Everybody knows that federal banks have a lot of ‘pull’ on the state of the economy, however how these institutions affect the prices of gold is an entirely new paradigm. Federal Banks or central government controlled banks and the International Monetary Fund (IMF) are major forerunners that determine the prices of gold despite the daily London Gold Fix that takes place daily in London. According to statistics released by the World Gold Council at the end of 2004 19 to 20 percent of all the gold above ground was held by Federal Reserve’s through the world. Central banks as well as official government sanctioned organizations held the official role as official gold reserves.
The decade long Washington Agreement on Gold (WAG), which was put into effect since September 1999 to 2009, limits the sale of gold at a ceiling benchmark to 500 tons or less. The members of this treaty were comprised of Europe, United States, Japan, Australia, and Bank for International Settlements and the International Monetary Fund. During the tenure of this treaty over the decade European central banks mainly banks such as the Bank of England and The Swiss National Bank, were the primary gold sellers to eager gold buyers. The viability of this treaty caused it to be extended to a further five year period beginning in September 2009 up to September 2014. However the extension also saw the further reduction of the limit of gold sales by twenty percent to 400 tons of gold that was sell-able.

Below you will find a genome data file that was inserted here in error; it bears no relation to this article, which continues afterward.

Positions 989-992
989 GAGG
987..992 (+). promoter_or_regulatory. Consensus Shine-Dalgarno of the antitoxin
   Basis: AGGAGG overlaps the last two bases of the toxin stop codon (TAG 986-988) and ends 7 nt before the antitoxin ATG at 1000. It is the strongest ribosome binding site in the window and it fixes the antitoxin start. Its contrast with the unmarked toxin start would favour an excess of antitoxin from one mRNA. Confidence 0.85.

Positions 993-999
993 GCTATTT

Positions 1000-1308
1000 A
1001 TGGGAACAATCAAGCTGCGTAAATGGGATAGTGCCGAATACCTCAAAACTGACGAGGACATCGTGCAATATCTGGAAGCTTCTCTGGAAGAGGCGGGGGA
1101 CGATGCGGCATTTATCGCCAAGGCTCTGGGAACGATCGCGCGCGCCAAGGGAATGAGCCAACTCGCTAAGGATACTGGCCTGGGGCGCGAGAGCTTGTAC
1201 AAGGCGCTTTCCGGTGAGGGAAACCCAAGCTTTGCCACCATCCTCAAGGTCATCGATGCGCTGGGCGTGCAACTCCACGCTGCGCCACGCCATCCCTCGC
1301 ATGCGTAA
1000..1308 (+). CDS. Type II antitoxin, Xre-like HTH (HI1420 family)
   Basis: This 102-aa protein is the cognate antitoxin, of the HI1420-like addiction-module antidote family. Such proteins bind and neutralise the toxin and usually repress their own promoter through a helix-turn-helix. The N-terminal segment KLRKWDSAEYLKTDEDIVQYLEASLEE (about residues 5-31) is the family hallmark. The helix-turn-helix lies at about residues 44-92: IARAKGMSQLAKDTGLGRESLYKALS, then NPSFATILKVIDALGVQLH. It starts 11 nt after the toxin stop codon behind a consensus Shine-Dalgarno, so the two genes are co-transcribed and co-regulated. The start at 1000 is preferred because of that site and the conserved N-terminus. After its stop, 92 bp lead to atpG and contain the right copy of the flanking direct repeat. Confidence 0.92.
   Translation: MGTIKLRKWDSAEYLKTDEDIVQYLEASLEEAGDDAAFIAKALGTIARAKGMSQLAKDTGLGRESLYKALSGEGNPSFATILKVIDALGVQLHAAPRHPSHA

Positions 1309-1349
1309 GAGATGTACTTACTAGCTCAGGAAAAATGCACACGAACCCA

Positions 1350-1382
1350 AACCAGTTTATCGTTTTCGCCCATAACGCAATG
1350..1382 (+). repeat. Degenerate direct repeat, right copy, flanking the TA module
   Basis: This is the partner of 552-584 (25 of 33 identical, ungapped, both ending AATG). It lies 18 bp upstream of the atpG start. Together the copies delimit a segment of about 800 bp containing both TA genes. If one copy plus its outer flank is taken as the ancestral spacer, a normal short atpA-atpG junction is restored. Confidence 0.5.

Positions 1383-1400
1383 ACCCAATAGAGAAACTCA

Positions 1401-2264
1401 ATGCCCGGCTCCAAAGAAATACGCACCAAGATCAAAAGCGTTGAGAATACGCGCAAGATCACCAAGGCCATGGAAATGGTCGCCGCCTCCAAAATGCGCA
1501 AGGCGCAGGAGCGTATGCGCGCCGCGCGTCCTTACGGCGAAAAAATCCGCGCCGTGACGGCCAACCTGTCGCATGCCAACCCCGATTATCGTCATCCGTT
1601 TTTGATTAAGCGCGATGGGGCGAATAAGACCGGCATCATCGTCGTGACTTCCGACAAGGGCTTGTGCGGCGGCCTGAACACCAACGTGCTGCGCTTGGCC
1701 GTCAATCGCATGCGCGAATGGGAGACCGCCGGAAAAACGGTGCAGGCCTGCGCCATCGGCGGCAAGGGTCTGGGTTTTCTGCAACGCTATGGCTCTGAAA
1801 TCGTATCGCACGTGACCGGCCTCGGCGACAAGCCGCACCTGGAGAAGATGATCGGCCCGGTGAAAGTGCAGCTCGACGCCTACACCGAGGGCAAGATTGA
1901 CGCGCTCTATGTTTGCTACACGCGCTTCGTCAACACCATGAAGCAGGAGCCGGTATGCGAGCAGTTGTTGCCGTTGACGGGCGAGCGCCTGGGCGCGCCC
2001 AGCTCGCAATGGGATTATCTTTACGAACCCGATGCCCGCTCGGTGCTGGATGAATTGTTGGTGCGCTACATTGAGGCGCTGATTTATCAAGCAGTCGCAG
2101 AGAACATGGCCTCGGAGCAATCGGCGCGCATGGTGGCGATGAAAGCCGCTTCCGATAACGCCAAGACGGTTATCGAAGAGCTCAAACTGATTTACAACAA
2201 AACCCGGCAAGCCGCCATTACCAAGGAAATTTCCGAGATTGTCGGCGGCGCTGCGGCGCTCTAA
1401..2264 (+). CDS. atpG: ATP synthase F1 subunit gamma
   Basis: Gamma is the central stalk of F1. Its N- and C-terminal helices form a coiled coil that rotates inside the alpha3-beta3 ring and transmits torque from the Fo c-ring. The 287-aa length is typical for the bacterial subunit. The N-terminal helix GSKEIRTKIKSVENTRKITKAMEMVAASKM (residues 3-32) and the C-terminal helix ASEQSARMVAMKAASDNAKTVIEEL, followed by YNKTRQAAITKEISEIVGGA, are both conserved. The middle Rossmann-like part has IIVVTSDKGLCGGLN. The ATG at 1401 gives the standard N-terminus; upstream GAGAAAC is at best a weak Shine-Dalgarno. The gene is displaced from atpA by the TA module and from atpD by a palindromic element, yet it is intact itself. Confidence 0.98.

Although huge amounts of gold reserves are stored in these vaults, most of the gold does not belong to them. The gold is tangible assets that are owned by corporations and foreign governments. The Federal Reserve Bank of the United States of America and Ford Knox collectively is said to have 50,000 tons of gold stored in their vaults. Of these 50,000 tons of gold only 10 percent of it belongs to the government of the United States of America, the rest yet again belongs to foreign governments and huge private corporations. Gold is the safest way to secure assets of any form. Be it property, cold had cash or stocks of goods and services, none of which are as tangible as the precious metals that include primarily gold, silver, bronze and copper.
The economy of the world depends on the stability of gold prices to be able to function in a healthy manner. Erratic and irresponsible speculations are the sole reasons for the prices of gold to become volatile and drive its value up and leave inflation in its wake.